The weather in Santa Cruz has been so good recently that the Santa Cruz Sentinel printed an article about it.* We are having the Californian equivalent of Indian Summer, a warming trend that lasts a few weeks in the middle of an otherwise cold and dreary season. In New England it happens in the fall; here in Cal it happens in January or February. After an unusually cold and rainy December and early January, we are happily basking in the warm sunshine. My favorite line in the story was this: “We aren’t projecting any rain for [Santa Cruz] yet in the next 10 days, but things change quickly this time of year.” That really gave me a giggle.
Sorry, weather just doesn’t change that quickly out here. That’s why we like living on the central CA coastline. But, Californian’s are weather wimps. I knew I had become a Californian when I could no longer imagine living with New England’s excessive weather conditions. Back East, its always something: snow, oppressive heat and humidity, thunderstorms, blizzards, tornados, hurricanes, or even just overcast and crappy. Sunlight is a rare and precious phenomenon: in New England, when the sun is out, everyone makes a dash for the door. It becomes an instinct. After Charles and I moved out here, that instinct was slow to realize that the sun would be out tomorrow and the next day too. No need to panic. The weather doesn’t change that dramatically or that quickly.
Just compare the above weather gloat to the recent weather conditions in the northeastern part of the country, in particular, my home state CT. They have been ravaged by storm after storm after storm this winter season alone. Snow, ice, freezing rain, sleet, hail, thunder; blizzards, nor’easter’s, history-breaking snow fall. I look at all that weather and I marvel at the fortitude it takes to live with it.
To survive winter in the northeast (or any icy climate), you have to be willing to be very, very cold. You cannot be a wimp when you know you have to drive to work in a snowstorm or on black ice. You cannot be a wimp when you have to walk to school in knee-deep snow dressed in two pairs of socks, boots, flannel-lined jeans, tee-shirts, sweaters, jackets, scarves, hats, and gloves. You cannot be a wimp to even play in the snow: to ski down mountains, skate on frozen streams, slide down hillsides on sleds, toboggans, or scraps of waxed cardboard, to hike through woods, build snow forts, get hit by snowballs—it takes fortitude.
If you are willing to put up with precipitation on 1 out of every 3 days, 140 days of clouds, 20-30 days worth of thunderstorms, regularly occurring tornados and hurricanes, temperatures ranging from below zero to over 100, and if you can put together completely separate wardrobes for each season, you also enjoy the benefits of New England’s rapid-change climate.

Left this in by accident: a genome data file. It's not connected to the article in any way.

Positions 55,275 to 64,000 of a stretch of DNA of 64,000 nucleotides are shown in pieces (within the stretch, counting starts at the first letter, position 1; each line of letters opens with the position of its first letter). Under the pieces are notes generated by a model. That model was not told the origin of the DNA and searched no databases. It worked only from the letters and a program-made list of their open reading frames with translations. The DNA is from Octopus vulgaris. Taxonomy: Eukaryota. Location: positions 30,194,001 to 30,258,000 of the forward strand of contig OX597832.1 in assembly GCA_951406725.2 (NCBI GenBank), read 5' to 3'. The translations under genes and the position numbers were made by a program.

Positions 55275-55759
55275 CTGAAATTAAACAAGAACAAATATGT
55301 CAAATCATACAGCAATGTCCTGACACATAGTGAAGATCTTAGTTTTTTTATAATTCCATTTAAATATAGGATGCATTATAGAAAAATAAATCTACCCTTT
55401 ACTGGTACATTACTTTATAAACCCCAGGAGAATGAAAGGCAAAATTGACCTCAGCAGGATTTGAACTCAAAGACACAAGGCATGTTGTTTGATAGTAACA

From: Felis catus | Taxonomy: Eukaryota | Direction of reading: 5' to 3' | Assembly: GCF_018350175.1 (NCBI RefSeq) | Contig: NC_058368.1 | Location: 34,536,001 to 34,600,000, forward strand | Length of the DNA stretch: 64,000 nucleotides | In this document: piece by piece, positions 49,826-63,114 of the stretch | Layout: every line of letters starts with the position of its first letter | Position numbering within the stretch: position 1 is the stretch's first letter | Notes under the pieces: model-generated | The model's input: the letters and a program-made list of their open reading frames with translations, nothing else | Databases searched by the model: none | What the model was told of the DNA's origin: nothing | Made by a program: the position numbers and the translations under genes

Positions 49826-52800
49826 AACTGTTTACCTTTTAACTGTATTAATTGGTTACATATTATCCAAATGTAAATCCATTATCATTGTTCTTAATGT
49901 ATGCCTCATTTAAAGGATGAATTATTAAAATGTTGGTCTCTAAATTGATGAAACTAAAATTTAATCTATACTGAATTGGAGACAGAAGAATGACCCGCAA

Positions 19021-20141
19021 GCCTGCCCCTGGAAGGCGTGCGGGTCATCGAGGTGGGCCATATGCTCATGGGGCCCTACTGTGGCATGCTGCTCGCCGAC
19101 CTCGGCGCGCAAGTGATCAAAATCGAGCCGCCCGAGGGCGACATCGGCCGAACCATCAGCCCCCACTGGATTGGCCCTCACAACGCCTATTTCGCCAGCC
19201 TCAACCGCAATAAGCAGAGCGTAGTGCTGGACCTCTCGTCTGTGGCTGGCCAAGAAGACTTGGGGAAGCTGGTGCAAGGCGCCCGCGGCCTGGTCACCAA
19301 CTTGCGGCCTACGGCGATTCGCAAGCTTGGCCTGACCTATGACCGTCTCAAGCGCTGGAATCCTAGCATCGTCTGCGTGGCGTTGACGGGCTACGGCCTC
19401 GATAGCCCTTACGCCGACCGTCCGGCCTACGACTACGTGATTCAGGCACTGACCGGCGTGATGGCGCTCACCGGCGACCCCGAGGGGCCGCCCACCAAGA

In winter, the magic and wonder of the sights, scents, and sounds of fresh snow fall on your street, right outside your door, is a delight. No matter where you live, snow makes everything fresh and beautiful even if only for one day. Playing in the snow can be a joyous experience and for kids an opportunity for invention. Winter is the time for a distinctive New England treat, Sugar On Snow. Thick, hot maple syrup is ladled over bowls of fresh, clean snow where it becomes a sticky taffy. When I had it in Brattleboro as a girl, it was served with a plain donut and a slice of dilled pickle which created a strangely compatible taste sensation. But you can’t produce maple syrup without cold weather.
As Mark Twain said of spring in New England, “I have counted 136 different kinds of weather inside of 24 hours.” Dramatically changing weather conditions and seasonality keep you on your guard; its not something you can ignore. Weather, in fact, isn’t just something that happens around us: it is a powerful sensory experience that locates us to particular places and times. Weather conditions give rise to cultural behaviors and attitudes. Local identity is then tied to those conditions: ask a New Englander what makes them a New Englander and they will point to two things: ancestry and weather.
Our current Indian Summer in Cal will kick off a host of activities. The paper predicts “6- 10-foot waves predicted at Steamer Lane” a world class surf spot in SC. Waves and temp are so good they might be able to hold Mavericks Big Wave Invitational up the coast, an international competition that is dependent on local ocean conditions. Not only that, but the warm temps are encouraging the monarch butterflies out of their eucalyptus trees along the coastline making for great viewing. Snow in New England brings out the skiers, skaters, and sledders, and the builders of snow creatures and shelters.
* “Window of sun amid wet season” by Tovin Lapan, SC Sentinel, Tue. 1/18/11 B1